This is the absolutely the most important skill a salesperson can cultivate. Why? Because all the other skills are based on persistence. If you have every other sales skill listed below but you give up at the first hint of a “no,” then you’ll never have a chance to use those skills. The first time you speak to a prospect, they might not want to talk to you because they’re having a bad day… but if you call back a week later they’ll be eager to buy.
Self-confidence doesn’t end with persistence; if you believe in yourself and your product, your prospects will be inclined to believe as well. Self-confidence will also incline you towards a more assertive closing approach, which is vital to your selling success.
Most salespeople are natural talkers. Unfortunately even a great speaker will only get so far without a little listening. Taking the time to ask your prospect questions and really listen to the answers shows respect for them, and gives you a clearer idea of what they want. So how can you tell if you’re doing enough listening? The next time you cold call a prospect, ask an open-ended question and then hit the mute button and leave yourself muted for at least a minute (or until you are absolutely sure the prospect is finished). By forcing yourself to be quiet, you will notice right away how strong your urge is to jump in and say something before the prospect has stopped talking.
Emotion plays a major role in sales. There’s an old saying that “features tell, benefits sell.” Features are the facts about your product or service; benefits are their emotional connotations. For example, a 0% interest rate on a credit card is a feature… being able to save money while buying the things you need is a benefit! Persuasiveness is the skill that allows you to convey these emotions to the customer. If you can make your prospect feel how great it will be to own your product and how much their life will be improved when they have it, you can sell it to them.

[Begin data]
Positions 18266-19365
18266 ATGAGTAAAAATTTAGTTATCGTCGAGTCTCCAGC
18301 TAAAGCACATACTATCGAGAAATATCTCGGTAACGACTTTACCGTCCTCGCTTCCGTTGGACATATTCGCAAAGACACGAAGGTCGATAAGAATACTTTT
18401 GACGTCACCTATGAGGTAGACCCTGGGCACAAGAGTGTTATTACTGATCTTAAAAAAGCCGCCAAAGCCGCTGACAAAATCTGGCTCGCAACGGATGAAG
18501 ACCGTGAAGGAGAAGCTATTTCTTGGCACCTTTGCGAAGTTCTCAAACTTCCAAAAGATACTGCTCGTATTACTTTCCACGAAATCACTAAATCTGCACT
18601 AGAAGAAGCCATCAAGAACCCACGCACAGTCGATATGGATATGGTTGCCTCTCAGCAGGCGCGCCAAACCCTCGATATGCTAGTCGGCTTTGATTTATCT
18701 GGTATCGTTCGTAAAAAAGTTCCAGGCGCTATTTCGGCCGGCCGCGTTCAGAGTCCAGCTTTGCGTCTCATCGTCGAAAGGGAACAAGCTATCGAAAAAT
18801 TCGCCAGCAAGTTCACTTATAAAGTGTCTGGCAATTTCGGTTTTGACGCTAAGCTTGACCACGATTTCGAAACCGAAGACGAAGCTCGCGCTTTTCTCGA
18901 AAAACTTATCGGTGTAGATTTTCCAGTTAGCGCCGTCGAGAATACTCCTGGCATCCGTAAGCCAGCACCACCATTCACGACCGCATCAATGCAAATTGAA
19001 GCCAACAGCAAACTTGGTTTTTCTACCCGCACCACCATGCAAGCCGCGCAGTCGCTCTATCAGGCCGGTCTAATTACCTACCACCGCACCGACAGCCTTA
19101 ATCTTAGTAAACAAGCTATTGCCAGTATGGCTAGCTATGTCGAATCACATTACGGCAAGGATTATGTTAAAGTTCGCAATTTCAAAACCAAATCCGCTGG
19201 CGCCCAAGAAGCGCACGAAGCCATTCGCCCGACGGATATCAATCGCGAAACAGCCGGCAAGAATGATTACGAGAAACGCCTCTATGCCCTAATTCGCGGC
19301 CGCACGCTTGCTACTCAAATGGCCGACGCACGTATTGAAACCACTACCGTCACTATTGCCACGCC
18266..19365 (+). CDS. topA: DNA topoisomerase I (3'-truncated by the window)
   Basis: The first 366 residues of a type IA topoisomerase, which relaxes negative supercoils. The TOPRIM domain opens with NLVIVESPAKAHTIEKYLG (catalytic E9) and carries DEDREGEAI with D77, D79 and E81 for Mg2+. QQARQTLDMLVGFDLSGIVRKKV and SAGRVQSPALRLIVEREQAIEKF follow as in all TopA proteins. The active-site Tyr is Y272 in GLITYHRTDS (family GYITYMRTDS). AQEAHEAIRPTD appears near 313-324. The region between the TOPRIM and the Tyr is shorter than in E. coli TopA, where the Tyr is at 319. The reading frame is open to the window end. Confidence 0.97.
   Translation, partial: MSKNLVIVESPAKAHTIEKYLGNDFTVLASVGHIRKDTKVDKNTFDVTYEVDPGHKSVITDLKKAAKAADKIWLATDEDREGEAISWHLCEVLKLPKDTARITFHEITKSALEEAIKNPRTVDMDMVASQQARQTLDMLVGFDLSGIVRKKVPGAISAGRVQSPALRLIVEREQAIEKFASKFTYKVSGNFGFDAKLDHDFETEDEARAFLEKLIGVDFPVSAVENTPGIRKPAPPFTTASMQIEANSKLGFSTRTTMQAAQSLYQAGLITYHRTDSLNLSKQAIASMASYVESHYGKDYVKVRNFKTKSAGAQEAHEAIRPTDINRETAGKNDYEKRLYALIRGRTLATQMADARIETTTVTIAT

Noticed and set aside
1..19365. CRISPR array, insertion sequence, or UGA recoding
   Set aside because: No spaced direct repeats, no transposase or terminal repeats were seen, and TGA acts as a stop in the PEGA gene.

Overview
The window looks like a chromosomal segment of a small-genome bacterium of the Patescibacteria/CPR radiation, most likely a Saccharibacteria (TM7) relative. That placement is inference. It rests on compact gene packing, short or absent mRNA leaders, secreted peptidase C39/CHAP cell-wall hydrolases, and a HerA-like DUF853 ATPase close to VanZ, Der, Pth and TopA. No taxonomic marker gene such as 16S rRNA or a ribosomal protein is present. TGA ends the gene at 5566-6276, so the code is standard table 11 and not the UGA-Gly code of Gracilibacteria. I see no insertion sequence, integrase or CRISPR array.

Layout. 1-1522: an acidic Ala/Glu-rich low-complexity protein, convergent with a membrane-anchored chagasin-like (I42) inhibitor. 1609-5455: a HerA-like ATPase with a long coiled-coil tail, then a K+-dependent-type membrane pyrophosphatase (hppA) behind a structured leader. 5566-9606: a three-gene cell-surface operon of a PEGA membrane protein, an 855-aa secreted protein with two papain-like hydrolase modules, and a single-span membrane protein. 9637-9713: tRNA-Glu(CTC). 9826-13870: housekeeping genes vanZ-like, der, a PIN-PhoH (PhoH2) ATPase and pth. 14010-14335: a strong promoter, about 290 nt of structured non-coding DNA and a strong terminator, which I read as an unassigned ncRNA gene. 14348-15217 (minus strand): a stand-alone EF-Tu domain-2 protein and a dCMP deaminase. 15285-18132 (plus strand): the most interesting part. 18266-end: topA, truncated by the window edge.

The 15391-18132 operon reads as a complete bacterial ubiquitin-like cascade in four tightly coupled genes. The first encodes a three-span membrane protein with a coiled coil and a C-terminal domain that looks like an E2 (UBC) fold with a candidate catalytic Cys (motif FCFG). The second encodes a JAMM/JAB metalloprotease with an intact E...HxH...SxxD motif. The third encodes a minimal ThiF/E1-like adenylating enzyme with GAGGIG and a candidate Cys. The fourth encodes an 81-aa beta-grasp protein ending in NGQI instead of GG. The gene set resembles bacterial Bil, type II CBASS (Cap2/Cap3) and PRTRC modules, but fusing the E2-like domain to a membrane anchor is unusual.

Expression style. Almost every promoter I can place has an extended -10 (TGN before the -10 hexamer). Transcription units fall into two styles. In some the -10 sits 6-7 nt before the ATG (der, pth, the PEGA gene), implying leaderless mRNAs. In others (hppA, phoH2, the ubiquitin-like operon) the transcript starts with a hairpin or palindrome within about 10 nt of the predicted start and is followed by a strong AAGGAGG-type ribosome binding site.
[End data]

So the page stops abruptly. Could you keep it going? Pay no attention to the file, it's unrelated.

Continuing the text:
Building Strong Relationships
This sales skill is just as important to a salesperson’s business life as it is to their personal life. Building and maintaining healthy relationships is the key to developing a strong network. And networking will allow you to reach far, far more prospects than you could manage on your own.
Remember the theory of “Six Degrees of Separation?” Let’s say you’re trying to reach the decision maker at a major company but you don’t know anyone who works there. A call or two to your network contacts yields someone who knows someone who works for your target; armed with that person’s name and direct phone number, you now have access to the prospect.
Even the best salesperson is a work in progress. You can always find a way to develop your skills, work on your pitch, and learn more about the products and services you sell. But the drive to constantly improve yourself has to come from within. Your manager might direct you to make some changes if your sales start to plummet, but if you are constantly working to become a better salesperson you can start working on the issue before it affects your numbers.